Shortened Season

Last trip cancelled. Unfortunately, due to circumstances beyond our control, DCP has had to cancel the last trip, 1-7 September, of this field season.

Trip #2 Summary of Data Collection

We had 46 hours and 50 minutes of effort looking for dolphins, from ~4 days at sea Still, the dolphins were our primary goal for this week and we had 18 sightings of spotted dolphins and 4 of bottlenose dolphins. Ten encounters gave us 50 minutes underwater with dolphins while 13 short encounters (less than 3 min each) provided 17 minutes of data underwater. Encounters ranged from 3 to 9 minutes in length. Our largest groups in both the spotted and bottlenose dolphins comprised twelve individuals.

Last Day at Sea for Trip #2

A few bottlenose dolphins and turtles seen today. We conducted a search north towards Memory Rock after hauling anchor to no avail for seeing any spotted dolphins. However, after passing Sandy Cay and approaching Wood Cay, we saw a group of about twelve bottlenose dolphins. They were spread over about 200 by 200 m and included two mother/calf pairs. A few passengers and John and Bill got into the water and briefly saw the dolphins. They were crater feeding: a couple of dolphins vertical with their heads buried past their eyes. Neat to see firsthand.

Slow Morning – seas up a bit

Rain & choppy seas began the day, but dolphins arrived. We had few sightings during the morning, but several sightings in the afternoon. The dolphins seemed mostly to be into their own thing, looking for and chasing needle fish. We did a dinghy search in the morning and then a search from the big boat in the afternoon. We saw a group of more than 12 spotted dolphins while searching from the Hanky Panky. They were more interested in bow-riding than in swimming with any of us in the water.

Many dolphin sightings!

More than 10 sightings with 3 encounters and a few short encounters. The good weather makes it much much easier to see the dolphins when they are more than 100 meters from the boat. We were just north of Memory Rock when we saw the first group of spotted dolphins. They road the bow and seemed to hang out with the boat for a bit of time. The first group was a mother/calf group with 2 young male calves. The calves were chasing needle fish and zigzag swimming.

Departure Day

Looking for dolphins while heading north. Our departure was a bit delayed for various reasons, but we were able to snorkel a bit more on an artificial reef off the beach at Xanadu. There were several neat fish and a moray eel under one of the big pipes of the reef. Seems this eel has made the reef its home. John and I spent most of the night with Amanda in the Bahamas ER. She had an allergic reaction to a spider bite that became severe.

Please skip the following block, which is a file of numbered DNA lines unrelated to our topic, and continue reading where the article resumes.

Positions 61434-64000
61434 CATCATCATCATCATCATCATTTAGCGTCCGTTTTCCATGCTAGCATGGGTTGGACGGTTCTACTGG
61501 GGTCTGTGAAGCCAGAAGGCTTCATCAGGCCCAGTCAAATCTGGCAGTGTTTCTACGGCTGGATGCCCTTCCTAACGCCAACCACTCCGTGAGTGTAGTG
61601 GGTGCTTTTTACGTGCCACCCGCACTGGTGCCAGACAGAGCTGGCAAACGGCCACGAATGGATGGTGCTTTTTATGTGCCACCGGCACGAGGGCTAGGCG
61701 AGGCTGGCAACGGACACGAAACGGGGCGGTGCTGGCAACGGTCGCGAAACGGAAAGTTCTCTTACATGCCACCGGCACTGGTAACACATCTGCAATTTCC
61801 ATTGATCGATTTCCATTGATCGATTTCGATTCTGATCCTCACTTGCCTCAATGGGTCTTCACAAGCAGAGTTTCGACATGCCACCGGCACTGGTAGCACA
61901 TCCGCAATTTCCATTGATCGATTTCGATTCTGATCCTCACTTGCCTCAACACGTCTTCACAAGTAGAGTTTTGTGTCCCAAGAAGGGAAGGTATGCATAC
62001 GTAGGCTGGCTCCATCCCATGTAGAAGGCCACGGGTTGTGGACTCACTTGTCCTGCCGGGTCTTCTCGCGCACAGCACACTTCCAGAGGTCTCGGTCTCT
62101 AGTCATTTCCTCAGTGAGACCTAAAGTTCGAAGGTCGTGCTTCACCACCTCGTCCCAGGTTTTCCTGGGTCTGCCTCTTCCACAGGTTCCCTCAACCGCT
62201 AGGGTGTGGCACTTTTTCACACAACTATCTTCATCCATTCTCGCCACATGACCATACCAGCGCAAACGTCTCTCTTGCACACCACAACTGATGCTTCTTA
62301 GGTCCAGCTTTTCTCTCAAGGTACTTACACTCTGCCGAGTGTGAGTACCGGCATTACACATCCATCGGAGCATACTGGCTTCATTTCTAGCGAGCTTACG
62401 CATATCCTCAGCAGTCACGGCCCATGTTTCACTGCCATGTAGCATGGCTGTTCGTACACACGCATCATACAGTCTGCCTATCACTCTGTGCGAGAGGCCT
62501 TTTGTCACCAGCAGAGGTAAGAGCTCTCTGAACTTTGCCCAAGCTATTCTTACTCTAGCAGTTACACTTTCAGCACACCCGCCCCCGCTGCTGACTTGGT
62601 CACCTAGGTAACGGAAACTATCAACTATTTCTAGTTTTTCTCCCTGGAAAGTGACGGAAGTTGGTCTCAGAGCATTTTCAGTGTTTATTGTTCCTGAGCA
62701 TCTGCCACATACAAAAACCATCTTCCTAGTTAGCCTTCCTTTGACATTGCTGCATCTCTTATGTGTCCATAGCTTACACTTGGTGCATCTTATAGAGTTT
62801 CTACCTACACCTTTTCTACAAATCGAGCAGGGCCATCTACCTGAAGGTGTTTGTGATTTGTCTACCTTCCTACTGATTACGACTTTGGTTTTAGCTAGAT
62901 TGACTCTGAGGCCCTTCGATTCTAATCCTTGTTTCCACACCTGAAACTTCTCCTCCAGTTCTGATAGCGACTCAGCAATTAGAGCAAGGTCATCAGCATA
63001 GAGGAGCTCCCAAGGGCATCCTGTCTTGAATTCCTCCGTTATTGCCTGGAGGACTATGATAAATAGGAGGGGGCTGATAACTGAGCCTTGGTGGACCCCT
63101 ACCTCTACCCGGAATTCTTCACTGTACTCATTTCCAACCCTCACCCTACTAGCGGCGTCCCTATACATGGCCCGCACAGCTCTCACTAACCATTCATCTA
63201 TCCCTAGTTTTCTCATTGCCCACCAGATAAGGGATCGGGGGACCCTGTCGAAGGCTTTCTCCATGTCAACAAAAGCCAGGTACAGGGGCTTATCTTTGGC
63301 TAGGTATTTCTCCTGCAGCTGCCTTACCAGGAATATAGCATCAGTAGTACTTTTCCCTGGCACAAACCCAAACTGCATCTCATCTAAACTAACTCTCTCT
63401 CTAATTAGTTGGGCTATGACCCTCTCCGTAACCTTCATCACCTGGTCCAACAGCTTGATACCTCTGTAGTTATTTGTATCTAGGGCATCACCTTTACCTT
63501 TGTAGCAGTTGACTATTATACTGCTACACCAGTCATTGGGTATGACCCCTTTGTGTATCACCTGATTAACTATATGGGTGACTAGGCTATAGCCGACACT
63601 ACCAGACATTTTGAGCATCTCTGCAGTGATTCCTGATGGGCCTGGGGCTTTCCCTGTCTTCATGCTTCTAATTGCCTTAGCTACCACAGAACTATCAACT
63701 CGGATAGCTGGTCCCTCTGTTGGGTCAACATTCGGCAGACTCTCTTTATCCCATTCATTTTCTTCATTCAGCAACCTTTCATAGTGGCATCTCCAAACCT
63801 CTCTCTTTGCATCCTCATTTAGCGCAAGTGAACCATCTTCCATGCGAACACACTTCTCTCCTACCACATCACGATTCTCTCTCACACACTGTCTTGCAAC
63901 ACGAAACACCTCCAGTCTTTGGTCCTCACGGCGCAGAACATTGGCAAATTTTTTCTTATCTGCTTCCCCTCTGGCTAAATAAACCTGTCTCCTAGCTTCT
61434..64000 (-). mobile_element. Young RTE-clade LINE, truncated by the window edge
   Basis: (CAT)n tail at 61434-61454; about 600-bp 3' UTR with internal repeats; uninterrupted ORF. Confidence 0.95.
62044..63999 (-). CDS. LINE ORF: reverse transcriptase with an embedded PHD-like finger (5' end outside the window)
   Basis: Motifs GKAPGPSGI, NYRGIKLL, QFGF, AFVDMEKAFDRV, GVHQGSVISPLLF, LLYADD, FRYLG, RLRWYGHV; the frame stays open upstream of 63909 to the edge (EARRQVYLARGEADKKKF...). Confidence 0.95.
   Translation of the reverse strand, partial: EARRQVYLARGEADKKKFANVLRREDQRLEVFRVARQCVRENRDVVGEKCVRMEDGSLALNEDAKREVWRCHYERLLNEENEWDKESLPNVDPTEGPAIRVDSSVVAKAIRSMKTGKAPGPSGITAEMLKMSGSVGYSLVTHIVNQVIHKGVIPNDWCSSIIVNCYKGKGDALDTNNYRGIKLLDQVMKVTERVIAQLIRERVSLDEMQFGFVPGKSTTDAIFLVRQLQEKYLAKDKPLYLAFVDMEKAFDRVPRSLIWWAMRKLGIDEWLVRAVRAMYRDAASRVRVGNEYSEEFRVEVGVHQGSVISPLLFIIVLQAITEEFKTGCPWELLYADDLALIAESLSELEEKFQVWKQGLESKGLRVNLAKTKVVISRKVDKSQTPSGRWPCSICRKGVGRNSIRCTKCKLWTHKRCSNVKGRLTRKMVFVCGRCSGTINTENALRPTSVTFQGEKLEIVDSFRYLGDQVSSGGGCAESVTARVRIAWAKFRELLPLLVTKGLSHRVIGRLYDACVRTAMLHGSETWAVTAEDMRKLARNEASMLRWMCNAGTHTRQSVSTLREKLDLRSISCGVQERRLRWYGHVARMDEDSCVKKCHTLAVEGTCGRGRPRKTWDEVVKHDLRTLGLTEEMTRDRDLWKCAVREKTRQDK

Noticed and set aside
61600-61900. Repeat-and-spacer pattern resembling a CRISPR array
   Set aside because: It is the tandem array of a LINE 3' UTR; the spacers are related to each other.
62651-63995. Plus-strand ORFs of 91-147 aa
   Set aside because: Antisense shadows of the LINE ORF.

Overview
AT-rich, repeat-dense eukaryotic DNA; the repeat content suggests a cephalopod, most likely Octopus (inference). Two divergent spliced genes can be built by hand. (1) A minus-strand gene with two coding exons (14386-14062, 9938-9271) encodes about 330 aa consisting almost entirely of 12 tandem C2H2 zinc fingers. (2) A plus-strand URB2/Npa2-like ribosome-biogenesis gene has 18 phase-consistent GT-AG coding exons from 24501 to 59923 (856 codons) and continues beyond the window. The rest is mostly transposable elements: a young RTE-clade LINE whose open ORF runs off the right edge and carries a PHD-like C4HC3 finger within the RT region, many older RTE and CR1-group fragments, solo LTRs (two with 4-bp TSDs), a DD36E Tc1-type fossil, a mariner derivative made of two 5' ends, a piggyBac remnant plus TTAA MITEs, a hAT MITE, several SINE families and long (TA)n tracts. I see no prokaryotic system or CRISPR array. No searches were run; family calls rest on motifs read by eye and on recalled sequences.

Trip 2 Begins with Passenger Arrival.

Everyone got here, winds seemed to decrease, but still hot. Passengers arrived throughout the day with everyone aboard by 6 PM. We had a diverse group with both coasts represented and passengers from California, Connecticut, New York, Virginia and Washington. We even had one passenger from England – Amanda. Janet (Virginia) and Sharon (Washington) were rejoining us while Tori, Bruce, Jan, Gini and Marc were with us for their first DCP dolphin research trip. Everyone got settled and after dinner we discussed boat safety and introduced our dolphin research methods.

The end of Trip #1, 2002

Summarizing the trip. From 3,352 minutes of effort, searching for dolphins, we had 15 dolphin sightings: 10 of spotted dolphins and 4 of bottlenose dolphins. We saw #26 and #114 (adult males). I think we also identified #208 but will have to confirm with the slide ID catalog. We also saw a turtle and two nurse sharks (while John and Bill were looking for lobsters – season opened on 1 Aug). We had 4 encounters (3 with spotted and 1 with bottlenose dolphins) that gave us a total of 34 minutes underwater observing dolphins.

Exciting times on every front – mostly weather.

A restful night sleep was had by all … We had a couple of bottlenose dolphin sightings this morning … hard to see as the wind speed climbed past 25 mph, but the dolphins were leaping and diving for extended time periods (2-4 min.). We thought the dolphins were feeding because they stopped over the area that we found lobster last night. Maybe the dolphins were having a 'ritzy' breakfast? We took the dinghy over to Sandy Cay and explored the island for about 90 minutes.